Cllr Iain Malcolm, Leader of South Tyneside Council, outlines how councils in the UK might alter their electoral systems for a post-Covid world, in order for local elections to be safe and accessible to all. Have a closer look at the issues in his long read on preparing for elections. Also see our comprehensive look at elections in during a pandemic in our Democracy Deferred workstream.
As this year’s electoral canvass gets underway, councils across the country will be making every attempt to make the process Covid-19 secure. We are urging residents to respond immediately to our communications in a bid to reduce the need for house calls and ensuring any visits are done so with the correct PPE and social distancing in place.
It begs the question as to what the ‘new norm’ might be for the electoral process. Councils throughout the UK have moved mountains to maintain democracy despite the current pandemic. In order to maintain executive functions, authorities have turned to technology with online meetings streamed via the internet so that communities can continue to engage with the democratic process. Local elections were cancelled for many in May 2020, denying constituents the right to have their say on who represents them.
Regrettably, it is extremely unlikely that life will be back to ‘normal’ by Spring 2021 – which is why it’s essential that, sooner rather than later, we start planning for how we need to do things differently during the May 2021 elections. There is a balance to strike so that we can do all we can to minimise the risk of spreading the virus whilst ensuring our residents can engage with the democratic process.
Whilst many enjoy the ‘ceremony’ of going out to vote, the current electoral system provides real challenges in a Covid-19 world. From using communal pens and voting booths to standing in queues in make-shift polling stations, voting in person is a high-risk activity. Even by enforcing mask-wearing, social distancing and regular cleansing routines, making the voting process fully safe is a tall order.
One of the core principles of democracy is that, whatever a person’s wealth, class, background or profession everyone’s vote carries the same weight. But we must acknowledge that this pandemic has changed that. This virus does discriminate. It affects certain groups more than others – the elderly, those from black and ethnic minority backgrounds and those with underlying conditions. For some, but not all, next year, and perhaps for some time after that, voting will retain an unavoidable element of risk. If we continue with our plan to stage elections as normal next year, we must ensure that the necessary measures are put in place to ensure these groups can participate in democracy as easily and confidently as any other citizen.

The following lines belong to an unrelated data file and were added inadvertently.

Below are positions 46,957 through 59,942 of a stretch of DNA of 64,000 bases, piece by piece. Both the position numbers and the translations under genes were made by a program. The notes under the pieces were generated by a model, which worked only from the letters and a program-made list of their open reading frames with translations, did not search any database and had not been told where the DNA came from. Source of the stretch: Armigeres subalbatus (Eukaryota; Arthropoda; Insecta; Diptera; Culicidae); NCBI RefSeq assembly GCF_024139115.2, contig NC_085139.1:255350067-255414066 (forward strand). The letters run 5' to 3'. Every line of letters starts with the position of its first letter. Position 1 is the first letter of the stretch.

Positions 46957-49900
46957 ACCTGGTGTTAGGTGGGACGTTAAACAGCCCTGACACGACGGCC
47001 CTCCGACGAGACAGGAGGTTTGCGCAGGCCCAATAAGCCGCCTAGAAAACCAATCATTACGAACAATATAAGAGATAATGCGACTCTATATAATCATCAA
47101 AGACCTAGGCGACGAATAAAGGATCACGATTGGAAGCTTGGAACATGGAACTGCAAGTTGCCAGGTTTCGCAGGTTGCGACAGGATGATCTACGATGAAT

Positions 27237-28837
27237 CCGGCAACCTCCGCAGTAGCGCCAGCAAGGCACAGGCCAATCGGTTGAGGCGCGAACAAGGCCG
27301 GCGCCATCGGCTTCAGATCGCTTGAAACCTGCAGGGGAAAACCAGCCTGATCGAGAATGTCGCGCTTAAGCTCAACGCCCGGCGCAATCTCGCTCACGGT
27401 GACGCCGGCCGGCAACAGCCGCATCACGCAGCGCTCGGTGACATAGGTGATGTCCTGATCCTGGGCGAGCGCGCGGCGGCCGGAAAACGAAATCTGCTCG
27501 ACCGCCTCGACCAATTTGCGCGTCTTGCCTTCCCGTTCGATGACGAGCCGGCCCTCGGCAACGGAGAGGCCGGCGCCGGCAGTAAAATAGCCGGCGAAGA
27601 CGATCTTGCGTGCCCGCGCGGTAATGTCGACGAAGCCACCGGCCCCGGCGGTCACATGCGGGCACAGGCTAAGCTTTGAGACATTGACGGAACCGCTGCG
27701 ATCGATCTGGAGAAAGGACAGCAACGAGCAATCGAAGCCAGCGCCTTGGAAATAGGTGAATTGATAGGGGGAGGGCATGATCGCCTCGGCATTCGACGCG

However, we cannot afford to wait; now is the time to identify and implement solutions. We need to watch and learn as other nations – not least, the United States, with its November presidential elections – grapple with similar challenges. It is imperative that we act quickly, to ensure that our electoral system is redesigned so that it can operate in a ‘Covid-19 secure’ way.
Covid-19 massively complicates the electoral process. But there are a range of risk-mitigating actions that we can take as local authorities to ensure that local elections can go ahead in the current context without democracy being too severely undermined. Increasing options for postal voting is one significant element of this. Without doubt, postal voting would minimise risks associated with polling stations and make it easier for self-isolating or anxious people to cast their votes. We already know that it is a tried and tested system, with very little scope for abuse or fraud. As postal voters are statistically more likely to vote, increased uptake in postal voting could even lead to a higher than average turnout.
It won’t be straightforward to make the changes necessary to bolster democracy in the Covid-19 era, but elections teams up and down the country have proven time and time again that they are resilient and adaptable, including when they delivered a snap election late last year.
We must, however, get to work early to put in place the resources and mechanisms to keep both voters and elections staff safe – and we must acknowledge that there will be increased costs if we are to do this safely.
This year has seen more people than ever before relying on local government services – from shielding support to business advice. With so many more people aware of how local government affects them personally, we should be doing all we can to make the elections process an opportunity to build on this and increase local engagement.
Perhaps most importantly, there is also a clear capacity and willingness for citizens to adapt. In the face of this pandemic, we have changed almost every other process – from the way we shop for groceries to the way we socialise with friends – so minor changes to the electoral system would perhaps not be so unthinkable, especially if people were given adequate time and support to prepare for it.
With voter turnout relatively low at local elections, the last thing anybody wants is the further erosion of democratic engagement and participation. Whatever the solution is for democracy in a Covid-19 world we cannot and must not postpone. We cannot risk our democracy – it is critical that we act quickly to make local elections in a Covid-19 world safe and accessible to all.